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And, no, I’m not talking about the ‘Ctrl-I’ command. 🙂  After yesterday’s post, I started planning my list…  At my last job, I had a very specific notebook that I would use to keep my lists, and when I thought about it, I realized that one of the things about my lists that keeps me so motivated is the presentation of the list.  Now, before we pull out the ‘OCD’ stamp and apply it directly to my forehead, let me clarify – not all lists are created equally.  My grocery/shopping lists get scribbled on whatever scrap of paper (or junk mail envelope) is within arm’s reach, for example.  When I’m making a list that needs to keep me on track, motivate me to finish something and keep me organized, I like it to be as presentable as possible, to keep myself focused on the items on the list, rather than the overall look of the list.

I prefer a sturdy notebook, and I need a smooth-writing pen; gel-ink are nice, and I’m not opposed to ballpoint, as long as they won’t gunk up, smearing blobs of ink in the middle of a letter, or dry up, leaving ghosts on the page where I meant a word to be.  But most importantly, I have to write clearly – if I start chicken-scratching or misspelling words, it just ends up distracting me.  Which reminded me of all my penmanship exercises in grade school.  Does anyone else remember those?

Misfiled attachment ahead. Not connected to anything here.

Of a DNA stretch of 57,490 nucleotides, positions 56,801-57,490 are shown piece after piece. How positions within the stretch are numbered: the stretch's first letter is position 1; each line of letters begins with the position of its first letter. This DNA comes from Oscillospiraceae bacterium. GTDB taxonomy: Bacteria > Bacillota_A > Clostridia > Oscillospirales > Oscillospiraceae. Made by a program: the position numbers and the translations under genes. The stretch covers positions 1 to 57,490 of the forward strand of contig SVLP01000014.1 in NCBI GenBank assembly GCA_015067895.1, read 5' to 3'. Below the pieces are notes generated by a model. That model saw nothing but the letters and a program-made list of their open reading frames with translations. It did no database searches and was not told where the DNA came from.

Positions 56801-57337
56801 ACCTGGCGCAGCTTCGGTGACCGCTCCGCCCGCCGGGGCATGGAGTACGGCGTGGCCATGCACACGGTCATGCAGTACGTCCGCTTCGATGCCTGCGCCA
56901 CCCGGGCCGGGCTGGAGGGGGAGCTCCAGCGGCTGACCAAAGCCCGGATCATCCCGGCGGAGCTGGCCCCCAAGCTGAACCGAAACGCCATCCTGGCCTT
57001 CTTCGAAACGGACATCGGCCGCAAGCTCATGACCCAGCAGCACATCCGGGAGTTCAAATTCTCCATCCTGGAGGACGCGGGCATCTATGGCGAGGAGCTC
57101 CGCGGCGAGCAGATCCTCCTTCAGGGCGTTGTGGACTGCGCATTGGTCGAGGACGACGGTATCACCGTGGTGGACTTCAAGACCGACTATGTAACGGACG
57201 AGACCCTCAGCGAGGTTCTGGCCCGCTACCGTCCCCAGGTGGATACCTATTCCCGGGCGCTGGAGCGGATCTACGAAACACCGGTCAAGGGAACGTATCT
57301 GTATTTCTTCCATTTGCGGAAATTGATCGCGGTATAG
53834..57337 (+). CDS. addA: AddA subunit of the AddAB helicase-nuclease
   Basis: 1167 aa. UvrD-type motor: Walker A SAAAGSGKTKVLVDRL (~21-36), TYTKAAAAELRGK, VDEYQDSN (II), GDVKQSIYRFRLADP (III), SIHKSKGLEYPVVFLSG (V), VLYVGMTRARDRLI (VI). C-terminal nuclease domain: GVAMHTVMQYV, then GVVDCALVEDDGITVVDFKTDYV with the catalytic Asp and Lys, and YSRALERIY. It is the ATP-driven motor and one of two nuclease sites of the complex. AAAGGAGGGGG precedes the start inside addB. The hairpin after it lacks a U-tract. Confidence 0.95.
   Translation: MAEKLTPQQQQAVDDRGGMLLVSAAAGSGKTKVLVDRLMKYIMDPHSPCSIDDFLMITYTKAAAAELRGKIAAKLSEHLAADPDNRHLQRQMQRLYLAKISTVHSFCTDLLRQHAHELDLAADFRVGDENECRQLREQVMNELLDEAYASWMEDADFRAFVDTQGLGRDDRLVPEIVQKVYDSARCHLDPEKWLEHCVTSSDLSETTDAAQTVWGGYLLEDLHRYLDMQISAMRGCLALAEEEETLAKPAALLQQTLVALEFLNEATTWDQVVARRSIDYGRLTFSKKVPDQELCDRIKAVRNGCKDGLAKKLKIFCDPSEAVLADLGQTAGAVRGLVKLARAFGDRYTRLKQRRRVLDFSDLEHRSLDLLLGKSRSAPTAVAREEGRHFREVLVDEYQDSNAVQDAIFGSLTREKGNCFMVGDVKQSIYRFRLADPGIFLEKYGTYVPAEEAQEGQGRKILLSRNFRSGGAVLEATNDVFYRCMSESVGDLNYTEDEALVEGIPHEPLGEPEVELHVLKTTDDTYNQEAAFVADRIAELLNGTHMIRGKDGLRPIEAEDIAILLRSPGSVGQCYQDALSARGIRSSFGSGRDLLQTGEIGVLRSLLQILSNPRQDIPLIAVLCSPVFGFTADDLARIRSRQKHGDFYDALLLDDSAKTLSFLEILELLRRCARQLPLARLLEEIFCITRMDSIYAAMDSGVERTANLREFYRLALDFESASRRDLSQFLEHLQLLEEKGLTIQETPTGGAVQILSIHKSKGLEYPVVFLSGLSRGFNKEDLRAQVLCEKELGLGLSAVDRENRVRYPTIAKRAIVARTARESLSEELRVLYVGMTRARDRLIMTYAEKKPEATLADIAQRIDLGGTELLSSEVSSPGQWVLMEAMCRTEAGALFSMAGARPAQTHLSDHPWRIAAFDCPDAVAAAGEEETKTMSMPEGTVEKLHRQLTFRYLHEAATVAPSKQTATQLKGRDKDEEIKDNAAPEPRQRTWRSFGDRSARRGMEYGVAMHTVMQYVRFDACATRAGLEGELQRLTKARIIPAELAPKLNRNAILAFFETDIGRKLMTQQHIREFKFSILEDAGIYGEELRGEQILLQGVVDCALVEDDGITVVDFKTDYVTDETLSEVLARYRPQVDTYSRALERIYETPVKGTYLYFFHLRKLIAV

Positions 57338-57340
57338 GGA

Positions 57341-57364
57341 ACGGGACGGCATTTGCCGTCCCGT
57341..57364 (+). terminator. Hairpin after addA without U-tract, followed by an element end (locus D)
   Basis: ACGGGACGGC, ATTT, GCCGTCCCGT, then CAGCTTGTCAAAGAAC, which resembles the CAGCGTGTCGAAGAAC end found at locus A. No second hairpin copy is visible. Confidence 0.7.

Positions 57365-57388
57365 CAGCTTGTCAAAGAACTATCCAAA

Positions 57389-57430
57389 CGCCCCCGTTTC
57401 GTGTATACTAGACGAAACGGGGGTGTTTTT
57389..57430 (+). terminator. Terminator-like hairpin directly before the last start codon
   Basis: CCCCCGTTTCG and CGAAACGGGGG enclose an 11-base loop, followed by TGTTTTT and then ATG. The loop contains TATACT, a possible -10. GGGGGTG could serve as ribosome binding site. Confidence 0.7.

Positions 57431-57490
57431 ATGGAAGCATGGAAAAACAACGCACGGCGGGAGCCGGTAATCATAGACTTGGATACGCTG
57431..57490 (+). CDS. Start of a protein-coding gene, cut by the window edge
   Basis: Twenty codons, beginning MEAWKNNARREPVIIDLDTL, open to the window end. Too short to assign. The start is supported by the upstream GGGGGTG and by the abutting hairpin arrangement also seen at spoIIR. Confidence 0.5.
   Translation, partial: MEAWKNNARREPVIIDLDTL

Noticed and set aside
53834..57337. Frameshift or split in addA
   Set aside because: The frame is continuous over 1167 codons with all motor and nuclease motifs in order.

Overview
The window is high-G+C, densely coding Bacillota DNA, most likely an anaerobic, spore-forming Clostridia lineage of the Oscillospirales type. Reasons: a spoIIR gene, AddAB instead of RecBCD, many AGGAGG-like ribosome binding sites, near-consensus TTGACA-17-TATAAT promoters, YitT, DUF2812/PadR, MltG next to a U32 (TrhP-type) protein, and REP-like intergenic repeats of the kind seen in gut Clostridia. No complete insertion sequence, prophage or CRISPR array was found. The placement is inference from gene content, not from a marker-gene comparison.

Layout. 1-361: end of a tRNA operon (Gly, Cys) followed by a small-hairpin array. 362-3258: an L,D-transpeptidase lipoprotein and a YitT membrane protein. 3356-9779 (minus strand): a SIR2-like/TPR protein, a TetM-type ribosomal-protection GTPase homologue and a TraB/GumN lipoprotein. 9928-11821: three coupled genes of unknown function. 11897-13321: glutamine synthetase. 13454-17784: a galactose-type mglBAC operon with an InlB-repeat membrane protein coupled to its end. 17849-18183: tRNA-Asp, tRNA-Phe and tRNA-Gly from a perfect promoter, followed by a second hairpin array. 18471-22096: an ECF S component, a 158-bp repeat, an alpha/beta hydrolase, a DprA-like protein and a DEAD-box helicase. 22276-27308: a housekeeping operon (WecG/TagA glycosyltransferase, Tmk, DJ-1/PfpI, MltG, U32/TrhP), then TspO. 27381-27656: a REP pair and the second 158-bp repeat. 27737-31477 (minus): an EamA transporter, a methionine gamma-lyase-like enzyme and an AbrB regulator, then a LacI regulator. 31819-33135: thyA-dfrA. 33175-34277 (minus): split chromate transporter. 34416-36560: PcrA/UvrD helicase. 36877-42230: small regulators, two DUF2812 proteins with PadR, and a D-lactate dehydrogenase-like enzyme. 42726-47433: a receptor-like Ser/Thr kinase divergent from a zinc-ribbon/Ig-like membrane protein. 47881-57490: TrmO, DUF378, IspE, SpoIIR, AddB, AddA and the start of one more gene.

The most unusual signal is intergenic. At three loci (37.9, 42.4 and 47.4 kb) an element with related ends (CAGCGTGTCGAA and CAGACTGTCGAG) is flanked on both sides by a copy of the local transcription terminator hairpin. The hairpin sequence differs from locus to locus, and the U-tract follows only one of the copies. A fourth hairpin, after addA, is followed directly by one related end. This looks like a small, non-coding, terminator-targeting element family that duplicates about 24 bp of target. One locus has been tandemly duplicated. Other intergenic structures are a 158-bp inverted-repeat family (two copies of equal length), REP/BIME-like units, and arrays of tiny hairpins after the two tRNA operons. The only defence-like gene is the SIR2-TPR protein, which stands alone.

At the risk of walking smack into another label, I was homeschooled through eighth grade, and my mother taught me how to write: print (or block), cursive, and italics.  For those of you who are unfamiliar, italics is sort of a cross between block and cursive, like fancy block, but more legible than cursive.  The style I learned is very much like the picture below.

I haven’t practiced my handwriting in so long that I hardly remember how to write like that anymore.  I’ve read that some schools aren’t even teaching cursive anymore, because it’s become an irrelevant skill, in light of all the typing we do on computers nowadays.  But I miss it.  I love reading notes and letters from my grandmothers, looking at their delicate, flowing script that they worked so hard to perfect until it became second nature.  Mine wasn’t nearly as graceful as theirs, but it wasn’t too shabby-looking…

I think I’m going to start practicing it again!  Would you consider it ironic for me to Google practice sheets? 😉

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